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Iran to suspend uranium enrichment


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Iran Promises UN It Will Suspend Uranium Enrichment (Update2)

Nov. 15 (Bloomberg) -- Iran told the United Nations nuclear watchdog that it agreed to a European Union proposal to voluntarily stop uranium conversion starting Nov. 22, to ward off U.S. calls that the Islamic republic be subjected to sanctions by the UN Security Council.

Iran ``decided on a voluntary basis and as further confidence-building measures, to continue and extend its suspension to include all enrichment-related and reprocessing activities,'' the International Atomic Energy Agency said in a 28-page report obtained by Bloomberg News and to be presented to the agency's governors Nov. 25 in Vienna. ``Iran invited the Agency to verify this suspension starting from Nov. 22, 2004.''

Iran has been negotiating with diplomats from France, Germany and the U.K. for more than a year. The U.S. says Iran is converting uranium as part of a clandestine nuclear weapons program. Iran, the second-largest oil producer in the Organization of Petroleum Exporting Countries, says it needs to process the uranium for nuclear fuel to generate electricity.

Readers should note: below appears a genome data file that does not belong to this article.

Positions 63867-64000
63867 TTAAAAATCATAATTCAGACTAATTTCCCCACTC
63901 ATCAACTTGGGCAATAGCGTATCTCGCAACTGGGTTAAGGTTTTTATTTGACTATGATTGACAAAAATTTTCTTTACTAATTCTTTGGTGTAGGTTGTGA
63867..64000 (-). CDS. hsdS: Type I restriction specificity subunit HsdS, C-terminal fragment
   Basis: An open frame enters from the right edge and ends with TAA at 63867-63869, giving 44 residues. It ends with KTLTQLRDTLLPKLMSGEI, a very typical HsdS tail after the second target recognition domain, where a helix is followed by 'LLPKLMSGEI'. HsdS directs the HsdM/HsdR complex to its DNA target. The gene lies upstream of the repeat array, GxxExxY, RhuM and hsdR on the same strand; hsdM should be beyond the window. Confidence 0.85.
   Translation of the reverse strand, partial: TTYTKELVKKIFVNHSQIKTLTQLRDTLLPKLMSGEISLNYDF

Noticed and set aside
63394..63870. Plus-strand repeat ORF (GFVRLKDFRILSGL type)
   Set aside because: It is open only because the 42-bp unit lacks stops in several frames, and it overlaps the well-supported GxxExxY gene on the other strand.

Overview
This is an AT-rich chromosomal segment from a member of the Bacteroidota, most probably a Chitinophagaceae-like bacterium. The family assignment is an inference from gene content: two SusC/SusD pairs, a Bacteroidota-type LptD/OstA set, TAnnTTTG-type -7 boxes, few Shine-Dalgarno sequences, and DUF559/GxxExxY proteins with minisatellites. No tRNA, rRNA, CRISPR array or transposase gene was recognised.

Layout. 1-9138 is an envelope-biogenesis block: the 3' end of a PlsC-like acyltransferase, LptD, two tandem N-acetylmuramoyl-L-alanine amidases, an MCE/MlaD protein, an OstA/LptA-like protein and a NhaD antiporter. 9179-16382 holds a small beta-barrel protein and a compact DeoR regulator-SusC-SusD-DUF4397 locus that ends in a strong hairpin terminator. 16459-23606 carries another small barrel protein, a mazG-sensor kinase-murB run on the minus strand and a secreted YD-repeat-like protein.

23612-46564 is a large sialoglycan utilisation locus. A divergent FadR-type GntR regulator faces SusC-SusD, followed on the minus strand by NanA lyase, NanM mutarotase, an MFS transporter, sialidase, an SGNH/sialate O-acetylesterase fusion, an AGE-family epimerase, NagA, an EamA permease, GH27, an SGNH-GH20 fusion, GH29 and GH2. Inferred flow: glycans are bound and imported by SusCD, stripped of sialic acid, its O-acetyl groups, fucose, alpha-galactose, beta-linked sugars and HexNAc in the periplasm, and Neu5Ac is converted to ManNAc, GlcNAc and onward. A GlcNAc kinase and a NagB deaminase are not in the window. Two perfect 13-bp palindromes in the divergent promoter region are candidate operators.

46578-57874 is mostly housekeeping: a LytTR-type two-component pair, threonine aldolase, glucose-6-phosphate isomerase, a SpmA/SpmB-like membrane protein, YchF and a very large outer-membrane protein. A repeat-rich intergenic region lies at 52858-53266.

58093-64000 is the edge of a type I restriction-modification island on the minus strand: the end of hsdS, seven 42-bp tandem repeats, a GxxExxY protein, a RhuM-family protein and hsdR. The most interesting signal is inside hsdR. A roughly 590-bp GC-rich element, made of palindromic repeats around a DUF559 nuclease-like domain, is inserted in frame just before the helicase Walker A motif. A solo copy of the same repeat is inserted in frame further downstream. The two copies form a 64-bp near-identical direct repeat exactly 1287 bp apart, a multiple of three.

Iran has made ``good progress'' since opening negotiations with the EU in letting IAEA inspectors verify the extent of its nuclear program, the agency said in the report. Before 2003, Iran was guilty of ``many breaches'' of its IAEA treaty obligations, according to the report.

Under the terms of its EU deal, Iran agreed to suspend ``any activity for undertaking plutonium separation,'' the IAEA said. Iran also said it will stop making and importing gas centrifuges and all conversion tests.

EU Trade

Iran's deal with the EU could strengthen trade ties between the regions worth $16 billion euros ($20.7 billion). In exchange for stopping uranium enrichment, the EU had been offering Iran civilian nuclear reactor technology and the removal of trade barriers.

``We appreciate any deal which is clear and accepted by the IAEA,'' said Klaus Friedrich, spokesman on export controls and the Middle East for Germany's machinery and engineering trade group, VDMA, in a telephone interview from Frankfurt. ``We hope that the threat of embargo is past us.''

Trade Surplus

Europe had a 2.3 billion-euro trade surplus with Iran at the end of 2003, according to EU statistics. Exports to Iran averaged 25 percent annual growth in the last four years. Machinery and mechanical appliances represent about half of all EU exports to Iran, or around 4.5 billion euros last year.

``From a machinery point of view Iran absorbs more German trade than India and is on the same level as Brazil, Canada and Mexico,'' Friedrich said.

Iran hasn't run a trade surplus with the EU since 2001, when it exported 186.3 million euros more goods than it absorbed. Oil and oil products last year represented almost 90 percent of Iran's exports to the EU, or around 6 billion euros.

``Iran's trade links are pretty undeveloped,'' said Fitch Ratings analyst James McCormack, who rates Iran ``B+ positive.'' Fitch also rates Indonesia and Turkey B+. ``An agreement might help at the margin but they still need a lot of investment to increase economic output,'' he said.


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